A new piece of mine is up on This Ordinary Day. When you go there and there’s no drawing up, check in again later.
You’ll find my pieces there every two weeks, by the way…
Last week, I had what must have been 2 of the more bizarre minutes of my life. I had been asked (on very short notice) to do a short interview on German TV. This was a first, and it was live, and it was on one of the biggest channels over here (though only digital TV).
They called me on Tuesday, the interview was on Thursday morning. The topic was, not surprising, with the World Water Forum in Istanbul and the World Water Day last Sunday (not to mention the focus of my work): water conflicts.
It went well, I think; I was suprised that I wasn’t more nervous when finally standing in the studio, but I think the circumstances in all their absurdity made me relax. (A very kind woman had done my make-up, professionally and all, while more or less famous TV people were sitting next to me, curlers and all, then we had to run to the studio because this kind of interview normally doesn’t include the kind of make-up I got, they put a micro on me and there I was, standing in the studio where the main German news broadcast “Tagesschau” is being produced… it really was a bit surreal).
Here’s a picture of me back home, still giddy from the experience.
After a week of spring-like weather, winter is back. Snow, grey, cold. And with its return, I’m back in hibernation mode, it seems – or should I say “ignore the things I need”-mode? It is so hard for me these days to give myself room, to take the time to actually do stuff I want to do (instead of just dreaming about it). Which is suprising, because I think I had this idea of a totally different life starting the very moment my PhD thesis was finished … it is harder than I thought to re-learn how to take care of myself, to do nothing, to relax, to enjoy, to just be. But I’m sure this current “in-between”-time is necessary, useful even. We all need to give ourselves more time for transitions like these, I think. More time to arrive in the new situation, to settle down, to think about what to do next.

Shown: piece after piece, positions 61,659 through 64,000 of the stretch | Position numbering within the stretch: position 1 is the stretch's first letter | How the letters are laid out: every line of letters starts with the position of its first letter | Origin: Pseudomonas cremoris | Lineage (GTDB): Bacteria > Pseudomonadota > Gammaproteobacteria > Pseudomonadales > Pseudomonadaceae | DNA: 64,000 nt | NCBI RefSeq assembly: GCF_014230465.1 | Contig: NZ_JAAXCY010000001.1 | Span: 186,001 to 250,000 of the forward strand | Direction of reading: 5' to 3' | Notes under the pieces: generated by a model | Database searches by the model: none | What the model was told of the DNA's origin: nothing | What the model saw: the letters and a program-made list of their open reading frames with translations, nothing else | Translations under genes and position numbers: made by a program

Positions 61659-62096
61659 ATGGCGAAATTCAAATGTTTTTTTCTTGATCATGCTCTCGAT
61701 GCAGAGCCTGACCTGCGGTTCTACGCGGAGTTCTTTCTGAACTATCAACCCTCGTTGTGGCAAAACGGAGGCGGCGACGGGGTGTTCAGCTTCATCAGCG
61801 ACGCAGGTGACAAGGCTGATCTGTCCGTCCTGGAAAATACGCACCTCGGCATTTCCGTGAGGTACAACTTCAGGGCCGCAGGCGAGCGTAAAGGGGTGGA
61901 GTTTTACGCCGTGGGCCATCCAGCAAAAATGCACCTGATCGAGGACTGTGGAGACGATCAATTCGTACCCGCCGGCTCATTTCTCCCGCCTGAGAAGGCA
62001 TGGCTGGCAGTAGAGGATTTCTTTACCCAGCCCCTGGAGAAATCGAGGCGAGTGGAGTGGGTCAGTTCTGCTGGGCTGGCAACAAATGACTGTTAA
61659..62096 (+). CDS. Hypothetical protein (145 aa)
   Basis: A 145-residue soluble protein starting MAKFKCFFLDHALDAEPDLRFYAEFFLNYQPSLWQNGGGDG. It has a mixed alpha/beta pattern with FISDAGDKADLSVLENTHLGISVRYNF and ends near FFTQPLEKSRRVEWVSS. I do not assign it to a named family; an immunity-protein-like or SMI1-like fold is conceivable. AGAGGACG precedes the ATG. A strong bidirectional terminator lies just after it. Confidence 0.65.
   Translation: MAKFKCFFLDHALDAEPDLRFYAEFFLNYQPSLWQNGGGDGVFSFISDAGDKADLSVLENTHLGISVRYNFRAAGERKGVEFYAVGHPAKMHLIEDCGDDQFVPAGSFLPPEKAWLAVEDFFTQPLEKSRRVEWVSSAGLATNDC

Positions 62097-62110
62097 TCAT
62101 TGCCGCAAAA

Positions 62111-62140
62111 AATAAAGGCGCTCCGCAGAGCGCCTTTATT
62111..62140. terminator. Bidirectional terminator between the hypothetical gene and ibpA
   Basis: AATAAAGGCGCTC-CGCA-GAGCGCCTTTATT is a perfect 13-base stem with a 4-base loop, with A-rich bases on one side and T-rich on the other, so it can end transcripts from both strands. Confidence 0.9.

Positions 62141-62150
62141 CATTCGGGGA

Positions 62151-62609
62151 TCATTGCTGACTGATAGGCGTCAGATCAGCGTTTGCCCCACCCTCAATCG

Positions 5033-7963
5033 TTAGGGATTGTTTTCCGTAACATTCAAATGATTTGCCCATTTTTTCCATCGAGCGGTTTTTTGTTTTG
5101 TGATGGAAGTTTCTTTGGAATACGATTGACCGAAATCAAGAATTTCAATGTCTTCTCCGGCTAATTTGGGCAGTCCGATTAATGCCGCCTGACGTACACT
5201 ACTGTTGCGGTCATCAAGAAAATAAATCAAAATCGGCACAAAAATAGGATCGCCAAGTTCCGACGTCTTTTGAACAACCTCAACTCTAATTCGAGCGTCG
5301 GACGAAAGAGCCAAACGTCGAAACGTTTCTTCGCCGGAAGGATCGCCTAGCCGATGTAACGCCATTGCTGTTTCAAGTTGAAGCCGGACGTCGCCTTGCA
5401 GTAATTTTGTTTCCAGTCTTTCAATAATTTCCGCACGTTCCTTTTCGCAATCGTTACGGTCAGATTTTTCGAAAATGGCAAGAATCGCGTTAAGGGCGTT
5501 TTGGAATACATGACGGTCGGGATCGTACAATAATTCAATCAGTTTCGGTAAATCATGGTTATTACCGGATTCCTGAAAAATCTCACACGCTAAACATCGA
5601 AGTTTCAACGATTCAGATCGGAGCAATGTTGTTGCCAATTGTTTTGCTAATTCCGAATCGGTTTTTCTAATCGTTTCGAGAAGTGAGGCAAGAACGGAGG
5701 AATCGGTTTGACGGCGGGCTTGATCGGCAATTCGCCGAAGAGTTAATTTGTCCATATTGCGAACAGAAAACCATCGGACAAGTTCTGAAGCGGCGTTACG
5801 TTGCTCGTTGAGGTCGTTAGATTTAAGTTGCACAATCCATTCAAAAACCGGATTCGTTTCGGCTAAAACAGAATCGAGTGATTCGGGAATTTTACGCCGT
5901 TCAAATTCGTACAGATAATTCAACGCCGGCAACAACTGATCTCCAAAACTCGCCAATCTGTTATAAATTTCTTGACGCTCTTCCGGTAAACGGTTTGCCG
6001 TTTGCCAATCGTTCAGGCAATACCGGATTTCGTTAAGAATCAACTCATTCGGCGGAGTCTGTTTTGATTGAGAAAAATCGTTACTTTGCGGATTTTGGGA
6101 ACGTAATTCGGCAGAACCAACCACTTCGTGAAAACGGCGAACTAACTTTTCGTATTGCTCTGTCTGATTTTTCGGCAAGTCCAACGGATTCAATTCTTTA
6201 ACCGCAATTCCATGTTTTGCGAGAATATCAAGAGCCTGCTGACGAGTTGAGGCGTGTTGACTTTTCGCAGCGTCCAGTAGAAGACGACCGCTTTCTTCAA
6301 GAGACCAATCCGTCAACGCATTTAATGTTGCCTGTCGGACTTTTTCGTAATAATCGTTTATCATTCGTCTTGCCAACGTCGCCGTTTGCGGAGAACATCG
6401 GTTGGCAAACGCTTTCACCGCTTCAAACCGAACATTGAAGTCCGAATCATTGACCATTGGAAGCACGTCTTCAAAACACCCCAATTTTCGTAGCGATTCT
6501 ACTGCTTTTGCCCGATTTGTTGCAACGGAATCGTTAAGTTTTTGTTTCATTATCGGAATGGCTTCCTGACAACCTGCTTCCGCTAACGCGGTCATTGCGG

This last few weeks have been sort of wild for me, in more than one sense. After handing in my PhD, I dove right into editing some 20 texts on different aspects of peace and conflict, which is kinda typical. I did not sit back and enjoy the feeling of having finished a 5-year-project. I did not look back or give myself at least a virtual nod of recognition. From one mad activity to the next – that’s the pattern.
With what has happened ever since my son was born in August 2007, however, I cannot help but wonder what I’m trying to numb here, what I’m trying to avoid by these mad bursts of activity. I guess that will be the question for the next 10 years or so…
At least, these episodes are becoming shorter, the realisation that I have accomplished something and actually have a right to enjoy that accomplishment is coming sooner. Which is good, because tell you what: If you really can’t give what you don’t have (Brené Brown, www.ordinarycourage.com), I have a lot of work to do to show my son that he is, in fact, worth all the praise and applause in the world.